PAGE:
Recently, President Donald Trump tweeted following the assassination he ordered on the Iranian General, Qasem Soleimani how the man was “hated and feared” within his own country.
However, it’s hard to believe that a man who was truly “hated” within his own country would be mourned publicly by millions of his countryfolk in the streets as Soleimani’s prepares to be buried.
Catch the clip below form British Broadcasting Corporation (BBC) Ali Hashemi calling the assassinated General’s funeral “the biggest ever funeral in the history of #Iran”
“The first station for #Soleimani’s funeral was #Ahvaz, the funeral continues in #Mashhad, then #Tehran, #Qom, and #Kerman… probably this is the biggest ever funeral in the history of #Iran”
What’s important at the moment is for the U.S. Administration to be forthcoming with American public about the seriousness of the escalation of events following everything that’s happened over the past 10 days.
The first station for #Soleimani’s funeral was #Ahvaz, the funeral continues in #Mashhad, then #Tehran, #Qom, and #Kerman… probably this is the biggest ever funeral in the history of #Iran pic.twitter.com/ngpCAUYDfH
— Ali Hashem علي هاشم (@alihashem_tv) January 5, 2020
In addition, the Associated Press reports that the Iraqi government, an American ally which hosts the largest U.S. Embassy in the world, has approved a bill that demands from the government to work on ending foreign military presence in the country. With the Middle East being the most strategically vital region in the world based on its geopolitical location and vital resources, the aftermath of Soleimani’s death begs the question of whether or not President Trump and his team just pulled off a major strategic miscalculation that jeopardizes American interests in the region and the world?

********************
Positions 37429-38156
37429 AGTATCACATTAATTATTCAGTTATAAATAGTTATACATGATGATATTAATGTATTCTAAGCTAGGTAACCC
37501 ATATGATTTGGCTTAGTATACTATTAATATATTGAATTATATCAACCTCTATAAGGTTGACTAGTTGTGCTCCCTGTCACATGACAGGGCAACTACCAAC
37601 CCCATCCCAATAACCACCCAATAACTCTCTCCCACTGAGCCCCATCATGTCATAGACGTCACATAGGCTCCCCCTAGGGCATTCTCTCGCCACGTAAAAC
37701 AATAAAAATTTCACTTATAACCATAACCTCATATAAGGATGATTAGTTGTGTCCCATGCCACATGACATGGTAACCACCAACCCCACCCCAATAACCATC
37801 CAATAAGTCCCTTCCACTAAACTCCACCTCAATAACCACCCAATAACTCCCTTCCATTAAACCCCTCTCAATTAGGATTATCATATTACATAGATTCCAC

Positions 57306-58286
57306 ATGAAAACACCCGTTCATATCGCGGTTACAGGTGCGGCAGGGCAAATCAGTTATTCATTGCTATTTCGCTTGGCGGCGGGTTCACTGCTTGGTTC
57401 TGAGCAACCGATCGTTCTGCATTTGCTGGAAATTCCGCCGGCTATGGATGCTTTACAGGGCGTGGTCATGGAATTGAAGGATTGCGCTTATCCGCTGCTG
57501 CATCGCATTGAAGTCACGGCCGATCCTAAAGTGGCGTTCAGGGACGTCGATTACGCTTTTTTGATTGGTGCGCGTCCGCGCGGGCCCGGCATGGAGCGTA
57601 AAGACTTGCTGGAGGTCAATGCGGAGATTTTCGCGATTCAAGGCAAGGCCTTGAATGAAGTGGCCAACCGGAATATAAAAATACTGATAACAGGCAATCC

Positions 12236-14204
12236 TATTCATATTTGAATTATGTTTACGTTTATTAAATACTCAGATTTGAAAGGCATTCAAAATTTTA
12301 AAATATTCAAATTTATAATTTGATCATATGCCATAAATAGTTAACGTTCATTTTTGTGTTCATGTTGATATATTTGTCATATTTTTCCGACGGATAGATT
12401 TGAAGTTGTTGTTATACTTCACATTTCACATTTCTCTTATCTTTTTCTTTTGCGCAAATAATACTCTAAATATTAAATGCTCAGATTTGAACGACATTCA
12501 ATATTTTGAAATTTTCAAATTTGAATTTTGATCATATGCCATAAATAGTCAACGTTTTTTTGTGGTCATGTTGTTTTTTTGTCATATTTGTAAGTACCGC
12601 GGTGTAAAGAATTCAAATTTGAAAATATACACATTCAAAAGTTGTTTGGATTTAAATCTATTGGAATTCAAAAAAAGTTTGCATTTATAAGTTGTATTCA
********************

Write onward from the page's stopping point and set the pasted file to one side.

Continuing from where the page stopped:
The Iraqi Parliament approves a resolution calling for ending foreign military presence in the country, which includes some 5,000 U.S. troops. The move comes two days after a U.S. airstrike in Baghdad killed Iranian Gen. Qassem Soleimani. https://t.co/VLIn526VhS
— The Associated Press (@AP) January 5, 2020
The United States and Iran have a long history of animosity dating back to 1953 when the CIA orchestrated its first known coup d’état against the democratically elected Iranian government which helped reinstall monarchical, dictatorship rule of Mohammad Reza Pahlavi. Then, the 1979 Iranian revolution overthrew Pahlavi who was sympathetic to American policies in the Middle East. Although different factions partook in the revolution, the element that came to predominately control the government has insisted on a more even balance of power between the two countries whereas strong elements in the U.S Establishment have persisted in sanctioning Iran at both the national level and by initiating international sanctions via the United Nations. Hence, a slow tug-of-war has played out over the past four decades with traces of occasional cooperation when mutual interests mandated such cooperation. Now, however, relations appear to be heading to an all-time low with no light at the end of the tunnel.